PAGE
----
Ferris comes out from behind the counter, limping to the door and turning the Open sign around to face the front. The talk around town is his limp was a self-inflicted wound so he didn’t have to serve in the Korean War. Ferris claims it was a pure coincidence that he was cleaning his gun the day before he was to report for active duty.
Before that happened, Ferris wanted to be a preacher. He even went a semester to a Bible college in Oklahoma. Now he never goes to church, but Mom says he knows the Bible from Genesis to Revelation.
Ferris’s chalkboard hangs near the kitchen window behind the counter. Today’s Special: Honey Fried Chicken, Corn Fritters, and Mustard Greens. Beneath the menu is the daily Bible verse. “It is an honor for a man to cease from strife: but every fool will be meddling.” Proverbs 20:3. Mom says some people wear their religion on their sleeves. Ferris posts his on the chalkboard.
Southern gospel music plays from the jukebox, but the sound of bowling balls hitting pins in the next room can still be heard. From the kitchen window, Ima Jean stares at us through her steamed-up cat-eyed glasses. With the back of her hand, she wipes them in a circular motion.
Ferris does a double take when he sees Dad. “How ya doing, Otto? Haven’t seen you in a long time.”
Dad nods toward Ferris. “Doing fine. Yourself?”
Ferris strokes his beard stubble. “Couldn’t be better. Sure do miss your woman, though.”
Dad glances at the Good Luck, Opalina! sign hanging over the counter.  

While we wait, Malcolm’s little brother, Mason, and four other chubby third graders show up with sticks in their hands. Unlike Malcolm, Mason is tough and the leader of his bully pack. Each kid takes a side of the trailer and starts hitting it with sticks. Over their pounding, Mason yells, “Hey, fat boy! Show your face!”
Something boils inside me. I remember when kids like them beat up on me just because they could. I wouldn’t snitch, and since Dad was against it, I wouldn’t fight back either. But today is different. Today we’re soldiers, fighting for Zachary.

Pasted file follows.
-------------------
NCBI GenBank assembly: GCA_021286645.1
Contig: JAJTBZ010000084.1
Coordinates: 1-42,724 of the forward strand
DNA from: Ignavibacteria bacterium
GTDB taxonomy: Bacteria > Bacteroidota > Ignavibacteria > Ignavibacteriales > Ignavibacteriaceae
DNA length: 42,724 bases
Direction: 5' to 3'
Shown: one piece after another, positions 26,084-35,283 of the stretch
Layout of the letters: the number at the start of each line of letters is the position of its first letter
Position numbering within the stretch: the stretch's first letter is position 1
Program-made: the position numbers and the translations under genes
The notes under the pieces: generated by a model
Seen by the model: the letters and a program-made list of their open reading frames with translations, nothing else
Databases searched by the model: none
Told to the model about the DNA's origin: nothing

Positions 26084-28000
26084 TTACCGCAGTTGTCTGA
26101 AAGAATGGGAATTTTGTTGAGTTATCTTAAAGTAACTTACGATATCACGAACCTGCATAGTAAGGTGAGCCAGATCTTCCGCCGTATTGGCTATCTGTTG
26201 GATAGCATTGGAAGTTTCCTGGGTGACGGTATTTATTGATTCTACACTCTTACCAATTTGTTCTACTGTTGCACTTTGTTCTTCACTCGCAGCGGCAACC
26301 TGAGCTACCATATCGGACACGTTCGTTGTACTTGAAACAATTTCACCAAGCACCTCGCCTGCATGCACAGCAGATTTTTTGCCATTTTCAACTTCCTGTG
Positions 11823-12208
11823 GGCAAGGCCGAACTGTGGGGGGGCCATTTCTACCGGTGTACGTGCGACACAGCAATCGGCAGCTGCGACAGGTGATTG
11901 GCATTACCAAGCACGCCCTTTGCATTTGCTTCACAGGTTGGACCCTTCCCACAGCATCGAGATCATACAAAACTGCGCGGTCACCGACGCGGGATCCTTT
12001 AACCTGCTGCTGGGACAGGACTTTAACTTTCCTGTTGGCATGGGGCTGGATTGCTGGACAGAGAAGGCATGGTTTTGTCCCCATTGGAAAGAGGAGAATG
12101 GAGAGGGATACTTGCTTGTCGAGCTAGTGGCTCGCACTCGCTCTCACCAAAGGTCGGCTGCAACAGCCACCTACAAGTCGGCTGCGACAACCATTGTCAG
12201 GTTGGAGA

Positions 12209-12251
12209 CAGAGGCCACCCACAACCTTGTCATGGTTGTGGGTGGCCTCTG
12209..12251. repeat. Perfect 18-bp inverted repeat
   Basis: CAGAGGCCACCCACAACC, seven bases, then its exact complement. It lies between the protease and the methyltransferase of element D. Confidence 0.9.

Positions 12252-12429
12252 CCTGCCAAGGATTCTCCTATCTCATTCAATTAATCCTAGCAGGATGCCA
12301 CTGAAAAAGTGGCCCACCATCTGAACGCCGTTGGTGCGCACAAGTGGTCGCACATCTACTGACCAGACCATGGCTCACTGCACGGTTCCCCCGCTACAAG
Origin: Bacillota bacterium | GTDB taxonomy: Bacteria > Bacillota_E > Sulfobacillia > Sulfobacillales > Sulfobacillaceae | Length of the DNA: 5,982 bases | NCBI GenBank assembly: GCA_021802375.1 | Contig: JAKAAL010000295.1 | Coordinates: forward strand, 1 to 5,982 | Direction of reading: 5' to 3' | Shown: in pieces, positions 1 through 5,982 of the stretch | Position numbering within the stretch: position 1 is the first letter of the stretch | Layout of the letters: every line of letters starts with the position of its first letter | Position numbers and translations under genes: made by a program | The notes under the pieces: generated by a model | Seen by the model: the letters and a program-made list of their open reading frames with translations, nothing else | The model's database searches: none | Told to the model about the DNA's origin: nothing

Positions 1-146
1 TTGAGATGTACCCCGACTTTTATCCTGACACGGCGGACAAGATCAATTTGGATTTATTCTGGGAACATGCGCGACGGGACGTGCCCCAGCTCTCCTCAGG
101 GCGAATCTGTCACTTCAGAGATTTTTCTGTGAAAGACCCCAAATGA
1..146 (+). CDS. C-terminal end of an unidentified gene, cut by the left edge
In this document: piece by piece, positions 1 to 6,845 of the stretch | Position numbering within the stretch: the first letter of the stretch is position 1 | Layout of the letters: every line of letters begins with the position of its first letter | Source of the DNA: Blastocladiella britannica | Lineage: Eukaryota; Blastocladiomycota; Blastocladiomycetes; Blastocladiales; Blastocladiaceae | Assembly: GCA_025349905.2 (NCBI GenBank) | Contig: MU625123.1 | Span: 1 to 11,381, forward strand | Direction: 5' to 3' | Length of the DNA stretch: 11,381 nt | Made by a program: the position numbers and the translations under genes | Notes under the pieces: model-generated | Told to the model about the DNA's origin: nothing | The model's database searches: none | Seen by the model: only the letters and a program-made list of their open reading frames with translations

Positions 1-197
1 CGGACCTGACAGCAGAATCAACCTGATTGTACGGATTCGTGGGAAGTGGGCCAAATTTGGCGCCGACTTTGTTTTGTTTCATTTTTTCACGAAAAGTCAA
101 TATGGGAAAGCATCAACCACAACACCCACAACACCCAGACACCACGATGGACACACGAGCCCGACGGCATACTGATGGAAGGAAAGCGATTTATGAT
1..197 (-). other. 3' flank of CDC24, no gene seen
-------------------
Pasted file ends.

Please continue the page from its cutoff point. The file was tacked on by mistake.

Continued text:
© 2021 Becky Laney of Becky's Book Reviews

113. Last Witnesses

Last Witnesses (Adapted for Young Adults) Svetlana Alexievich. 2021. 288 pages. [Source: Library]

First sentence: Last Witnesses is a collection of true stories told firsthand by people who grew up in the Soviet Union (present-day Russia and Eastern Europe) and lived through World War II as children. Their accounts of survival range from gruesome and tragic to extraordinarily lucky to—in some cases—even hopeful. All the stories are alarming, as they took place against a backdrop of fearsome war and violence. It is crucial to understand both the geography and the history of the Soviet Union to fully feel the impact of each shocking testimony. On June 22, 1941, the German army invaded the Soviet Union. A titanic battle unfolded. It would last for four years, setting in opposition two countries with a long history of rivalry and antagonism. The battle also brought two ruthless dictators head to head: Adolf Hitler and Joseph Stalin.

This is how the book opens:



In the course of the Great Patriotic War (1941–1945) millions of Soviet children died: Russians, Belorussians, Ukrainians, Jews, Tatars, Latvians, Gypsies, Kazakhs, Uzbeks, Armenians, Tadjiks…
People’s Friendship magazine, 1985, No. 5


Fyodor Dostoevsky once posed a question: can we justify our world, our happiness, and even eternal harmony, if in its name, to strengthen its foundation, at least one little tear of an innocent child will be spilled? And he himself answered: this tear will not justify any progress, any revolution. Any war. It will always outweigh them.
Just one little tear…

Premise/plot: Essentially it is a collection of short vignettes by survivors sharing their memories. Most--if not all--were young children (a few younger, some older). These memories are unique yet seen together as a whole paint a horrific picture of the war.  Most entries are short--a few are longer. I believe the last entry is the longest. 

My thoughts: This was a powerful read. It certainly isn't for everyone. It is a heavy, heavy book in terms of emotional weight and burden. Yet their voices mattered then and now. Their stories need to be heard; heard and not forgotten.

This book has been adapted for young readers. But I think 'young' is a matter of perspective. Young adult would be a good fit even if most of the stories are about younger children. As I mentioned, it's a heavy book.


The war ended…I waited for a day, for two days. No one came to get me. Mama didn’t come for me, and papa, I knew, was in the army. I waited for two weeks like that, and couldn’t wait any longer. I got under a seat on a train and rode…Where? I didn’t know. I thought (this was still my child’s mind) that all trains went to Minsk. And in Minsk mama was waiting! Then papa would come…A hero! With orders, with medals.
They had perished somewhere under the bombs. The neighbors told me later—they had both gone looking for me. They had rushed to the train station.